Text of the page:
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PHP Strengths and Weaknesses

For a web site to be competitive today, it must be interactive, dynamic, and capable of performing on-line transactions. Gone are the days, when entire web sites were created using static pages. Today, web developers are using tools and programming languages to help them create customized web pages, develop shopping cart applications, and track user's behaviors. To meet these development challenges, this paper will examine the strengths and weakness of one of the latest programming languages used to create dynamic web pages known as 'PHP Hypertext Preprocessor' (PHP). This software, originally known as Personal Home Pages, was developed in 1997 and is currently being used in over 10 million domains.

Before PHP, developers used CGI (Common Gateway Interface) scripts for interacting with users, querying databases, etc. However, since CGI applications are separate, stand alone programs, scalability is missing because multiple CGI applications running concurrently can quickly consume all available memory. To avoid this problem, PHP was developed using a three tier architecture. The first tier is the client also known as the browser. The second tier is the server (including both the web server and PHP interpreter). The third tier is the database system. Using this approach, it avoids the forking of external programs found in CGI applications which can quickly consume all available memory.
With PHP you write HTML script with embedded code delineated with special start and end tags. The embedded code is executed on the server and then sent to your browser. What is displayed in the browser is the result from the code's execution. This is very different from other scripting languages like Perl and C where code is written to output HTML commands. While similar to JavaScript, the main difference with PHP is the code is executed on the servers, whereas with JavaScript the code is executed on the client-side. With JavaScript it is possible to determine the underlying code, whereas with PHP the underlying code is hidden from the user.

Some of the strengths of PHP include:

Supports database connectivity. PHP can access over 20 different databases including MySql, Oracle, and MS Access.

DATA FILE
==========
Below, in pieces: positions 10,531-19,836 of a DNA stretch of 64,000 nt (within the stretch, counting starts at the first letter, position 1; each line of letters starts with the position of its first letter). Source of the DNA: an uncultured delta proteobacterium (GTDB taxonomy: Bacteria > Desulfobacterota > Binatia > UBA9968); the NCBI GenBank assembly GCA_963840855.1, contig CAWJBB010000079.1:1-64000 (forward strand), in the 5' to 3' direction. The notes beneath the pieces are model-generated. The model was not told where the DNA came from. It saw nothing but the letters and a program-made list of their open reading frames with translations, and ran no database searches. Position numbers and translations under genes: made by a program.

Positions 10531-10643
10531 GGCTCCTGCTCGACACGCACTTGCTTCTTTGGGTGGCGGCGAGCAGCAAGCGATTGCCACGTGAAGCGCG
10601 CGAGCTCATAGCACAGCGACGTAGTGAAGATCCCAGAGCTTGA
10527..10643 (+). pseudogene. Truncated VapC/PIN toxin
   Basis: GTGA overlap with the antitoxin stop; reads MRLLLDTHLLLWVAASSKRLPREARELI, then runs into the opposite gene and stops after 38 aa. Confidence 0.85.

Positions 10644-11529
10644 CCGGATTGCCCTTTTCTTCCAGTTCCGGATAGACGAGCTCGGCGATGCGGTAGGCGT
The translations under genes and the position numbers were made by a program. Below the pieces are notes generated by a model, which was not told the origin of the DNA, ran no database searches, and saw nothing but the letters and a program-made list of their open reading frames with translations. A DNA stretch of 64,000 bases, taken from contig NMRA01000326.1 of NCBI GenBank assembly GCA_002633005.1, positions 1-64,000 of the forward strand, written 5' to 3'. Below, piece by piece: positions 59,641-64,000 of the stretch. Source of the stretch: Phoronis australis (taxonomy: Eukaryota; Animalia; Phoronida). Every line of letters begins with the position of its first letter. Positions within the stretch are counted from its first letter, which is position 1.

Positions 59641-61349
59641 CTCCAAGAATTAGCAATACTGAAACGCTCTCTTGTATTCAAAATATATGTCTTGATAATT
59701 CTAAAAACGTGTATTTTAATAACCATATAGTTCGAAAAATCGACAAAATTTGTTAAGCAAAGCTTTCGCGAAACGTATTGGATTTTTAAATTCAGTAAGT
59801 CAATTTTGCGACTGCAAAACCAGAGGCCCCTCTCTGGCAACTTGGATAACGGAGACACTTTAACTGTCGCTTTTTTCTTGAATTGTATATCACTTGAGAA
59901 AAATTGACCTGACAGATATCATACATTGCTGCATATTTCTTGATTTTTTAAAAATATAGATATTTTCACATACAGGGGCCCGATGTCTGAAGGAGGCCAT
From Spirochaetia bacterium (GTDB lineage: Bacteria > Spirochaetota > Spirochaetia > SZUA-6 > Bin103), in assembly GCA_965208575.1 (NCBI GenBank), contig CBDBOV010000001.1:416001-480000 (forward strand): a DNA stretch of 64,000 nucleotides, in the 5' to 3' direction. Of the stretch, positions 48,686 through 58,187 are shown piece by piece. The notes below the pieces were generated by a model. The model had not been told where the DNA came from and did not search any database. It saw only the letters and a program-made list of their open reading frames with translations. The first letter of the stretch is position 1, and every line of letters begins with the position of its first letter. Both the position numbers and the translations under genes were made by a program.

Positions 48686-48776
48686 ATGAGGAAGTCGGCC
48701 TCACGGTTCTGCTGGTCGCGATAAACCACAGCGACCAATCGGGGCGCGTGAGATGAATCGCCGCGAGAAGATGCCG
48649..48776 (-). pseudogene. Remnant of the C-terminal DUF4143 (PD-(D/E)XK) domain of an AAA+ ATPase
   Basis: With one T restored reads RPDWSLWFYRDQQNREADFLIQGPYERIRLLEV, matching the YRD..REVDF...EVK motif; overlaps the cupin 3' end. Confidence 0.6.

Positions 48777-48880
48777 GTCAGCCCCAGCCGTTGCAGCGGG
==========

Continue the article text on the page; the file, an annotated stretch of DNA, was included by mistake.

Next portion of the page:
Supports sessions. PHP can generate unique session IDs. The ID follows the user during a single session on a web site. This simplifies creating shopping cart applications and tracking user's behaviors.
Eliminates client configuration problems. With PHP there is no need to worry if the client has the appropriate software installed, since the application is executed on the server.
Reduces development time. Even a newcomer can begin developing PHP applications in hours. Yet PHP contains many advanced features for professional programmers.
Maintains source code security. The user does not see your source code as they do with JavaScript.

Some of the weaknesses of PHP include:

Client side scripting. Since PHP is a server side language, the programs cannot be executed on the client. Thus the server might be slowed down while multiple PHP applications are executed.
Error Handling. Error handling in PHP is still primitive. However you can code your way around most problems.
The diagram below shows how the browser, web server, and database interact via the Internet. In step 1 the browser makes a request to the server. The embedded PHP code within the HTML document is executed in step 2. If a database is queried then steps 3 and 4 are taken. The results are then returned to the PHP program. In step 5 the results are returned to the server. Finally in step 6 the information is displayed in the browser.

Client side scripting. Since PHP is a server side language, the programs cannot be executed on the client. Thus the server might be slowed down while multiple PHP applications are executed.
Error Handling. Error handling in PHP is still primitive. However you can code your way around most problems.
The diagram below shows how the browser, web server, and database interact via the Internet. In step 1 the browser makes a request to the server. The embedded PHP code within the HTML document is executed in step 2. If a database is queried then steps 3 and 4 are taken. The results are then returned to the PHP program. In step 5 the results are returned to the server. Finally in step 6 the information is displayed in the browser.

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